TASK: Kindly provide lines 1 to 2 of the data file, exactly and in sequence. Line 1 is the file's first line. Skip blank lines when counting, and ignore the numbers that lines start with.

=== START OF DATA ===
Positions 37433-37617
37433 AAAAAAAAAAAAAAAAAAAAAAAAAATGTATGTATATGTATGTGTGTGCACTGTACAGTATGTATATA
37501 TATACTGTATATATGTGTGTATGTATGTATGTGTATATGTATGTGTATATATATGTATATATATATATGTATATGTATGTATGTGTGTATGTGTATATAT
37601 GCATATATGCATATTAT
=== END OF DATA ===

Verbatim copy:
Positions 37433-37617
37433 AAAAAAAAAAAAAAAAAAAAAAAAAATGTATGTATATGTATGTGTGTGCACTGTACAGTATGTATATA